ralph
cockapoo
6 Months
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Question
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ralph
cockapoo
6 Months

ralph will bark at anyone who enters the house even little children i want to help him to realise that not all people are threats. how can i do this

Caitlin Crittenden
Caitlin Crittenden
Dog Trainer
1126 Dog owners recommended

Hello Victoria, Check out the article I have linked below and the Desensitize and Quiet methods. Be sure to take safety measures like a back tie leash when necessary to keep people safe too. https://wagwalking.com/training/train-a-shih-tzu-puppy-to-not-bark Check out this series on barking and reactivity, especially the "STOP Barking at the Door" video, and "Barking at Strangers" video, to visually see a dog being desensitized to what they bark at as well. https://www.youtube.com/playlist?list=PLAA4pob0Wl0W2agO7frSjia1hG85IyA6a Best of luck training, Caitlin Crittenden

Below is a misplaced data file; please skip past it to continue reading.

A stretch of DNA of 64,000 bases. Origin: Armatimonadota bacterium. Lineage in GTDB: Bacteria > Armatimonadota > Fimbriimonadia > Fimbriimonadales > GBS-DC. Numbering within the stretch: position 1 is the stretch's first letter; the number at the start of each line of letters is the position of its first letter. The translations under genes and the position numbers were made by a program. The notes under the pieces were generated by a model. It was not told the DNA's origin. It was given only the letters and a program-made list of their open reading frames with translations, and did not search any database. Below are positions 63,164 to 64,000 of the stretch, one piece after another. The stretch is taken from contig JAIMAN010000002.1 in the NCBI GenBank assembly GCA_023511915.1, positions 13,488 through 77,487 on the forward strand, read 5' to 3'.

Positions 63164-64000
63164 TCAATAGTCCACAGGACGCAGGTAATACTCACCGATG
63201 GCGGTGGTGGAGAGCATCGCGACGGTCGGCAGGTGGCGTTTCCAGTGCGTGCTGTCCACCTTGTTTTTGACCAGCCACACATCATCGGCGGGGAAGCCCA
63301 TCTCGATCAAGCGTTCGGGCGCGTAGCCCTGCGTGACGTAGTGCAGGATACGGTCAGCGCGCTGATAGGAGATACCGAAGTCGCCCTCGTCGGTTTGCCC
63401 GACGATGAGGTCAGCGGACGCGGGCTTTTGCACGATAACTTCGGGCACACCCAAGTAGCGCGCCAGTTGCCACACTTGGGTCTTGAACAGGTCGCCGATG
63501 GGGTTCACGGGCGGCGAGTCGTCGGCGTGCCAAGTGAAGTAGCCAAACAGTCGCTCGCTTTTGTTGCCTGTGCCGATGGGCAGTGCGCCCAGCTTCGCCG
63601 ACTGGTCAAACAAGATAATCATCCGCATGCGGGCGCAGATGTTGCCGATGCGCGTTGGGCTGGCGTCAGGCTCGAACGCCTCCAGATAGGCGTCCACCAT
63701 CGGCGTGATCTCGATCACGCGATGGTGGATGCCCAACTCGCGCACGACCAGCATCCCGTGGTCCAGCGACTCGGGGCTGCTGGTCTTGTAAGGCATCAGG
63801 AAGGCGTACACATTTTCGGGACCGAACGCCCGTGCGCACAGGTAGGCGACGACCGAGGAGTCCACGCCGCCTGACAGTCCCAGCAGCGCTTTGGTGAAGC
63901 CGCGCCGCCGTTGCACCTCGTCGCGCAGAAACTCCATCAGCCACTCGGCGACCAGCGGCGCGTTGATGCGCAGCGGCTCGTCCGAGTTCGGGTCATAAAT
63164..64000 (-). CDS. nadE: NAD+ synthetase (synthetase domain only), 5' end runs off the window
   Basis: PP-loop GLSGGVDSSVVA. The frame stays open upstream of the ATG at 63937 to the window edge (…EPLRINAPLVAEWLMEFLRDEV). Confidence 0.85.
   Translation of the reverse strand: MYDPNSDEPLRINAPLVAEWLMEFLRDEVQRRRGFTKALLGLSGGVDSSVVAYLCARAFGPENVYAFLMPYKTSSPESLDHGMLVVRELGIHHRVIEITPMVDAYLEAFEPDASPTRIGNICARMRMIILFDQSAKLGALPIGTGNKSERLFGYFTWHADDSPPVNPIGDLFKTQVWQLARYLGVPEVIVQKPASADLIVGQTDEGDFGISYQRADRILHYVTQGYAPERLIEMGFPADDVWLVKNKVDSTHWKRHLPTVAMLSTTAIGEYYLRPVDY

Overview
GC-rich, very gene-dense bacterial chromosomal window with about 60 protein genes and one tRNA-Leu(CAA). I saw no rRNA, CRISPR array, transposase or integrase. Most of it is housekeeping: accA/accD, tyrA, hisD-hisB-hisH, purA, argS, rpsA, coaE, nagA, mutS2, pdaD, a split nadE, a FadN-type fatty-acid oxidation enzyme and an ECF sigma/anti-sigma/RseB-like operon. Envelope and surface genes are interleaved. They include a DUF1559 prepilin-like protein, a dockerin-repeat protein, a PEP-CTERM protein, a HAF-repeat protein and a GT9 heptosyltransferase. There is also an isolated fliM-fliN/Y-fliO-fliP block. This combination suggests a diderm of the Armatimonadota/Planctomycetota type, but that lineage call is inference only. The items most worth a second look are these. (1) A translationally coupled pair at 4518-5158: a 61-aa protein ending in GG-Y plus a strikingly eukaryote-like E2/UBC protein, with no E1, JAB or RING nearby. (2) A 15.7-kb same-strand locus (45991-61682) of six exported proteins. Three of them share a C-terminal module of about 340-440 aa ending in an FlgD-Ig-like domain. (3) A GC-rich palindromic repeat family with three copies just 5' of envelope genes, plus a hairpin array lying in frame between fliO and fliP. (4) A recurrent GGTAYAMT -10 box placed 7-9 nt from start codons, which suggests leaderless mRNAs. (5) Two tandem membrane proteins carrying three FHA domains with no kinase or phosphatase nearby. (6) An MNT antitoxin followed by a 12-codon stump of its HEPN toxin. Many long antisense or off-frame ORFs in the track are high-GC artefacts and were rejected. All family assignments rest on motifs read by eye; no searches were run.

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Question
Nala
Labrador Retriever
6 Months
0 found helpful
Question
0 found helpful
Nala
Labrador Retriever
6 Months

Nala is fearful of strangers we took her to a cafe every time door opened she barked. When people approach on her blind side she seems very startled and barks then seems to carry on barking. When my friend took her to cafe she didn’t bark at all thanks judith

Caitlin Crittenden
Caitlin Crittenden
Dog Trainer
1126 Dog owners recommended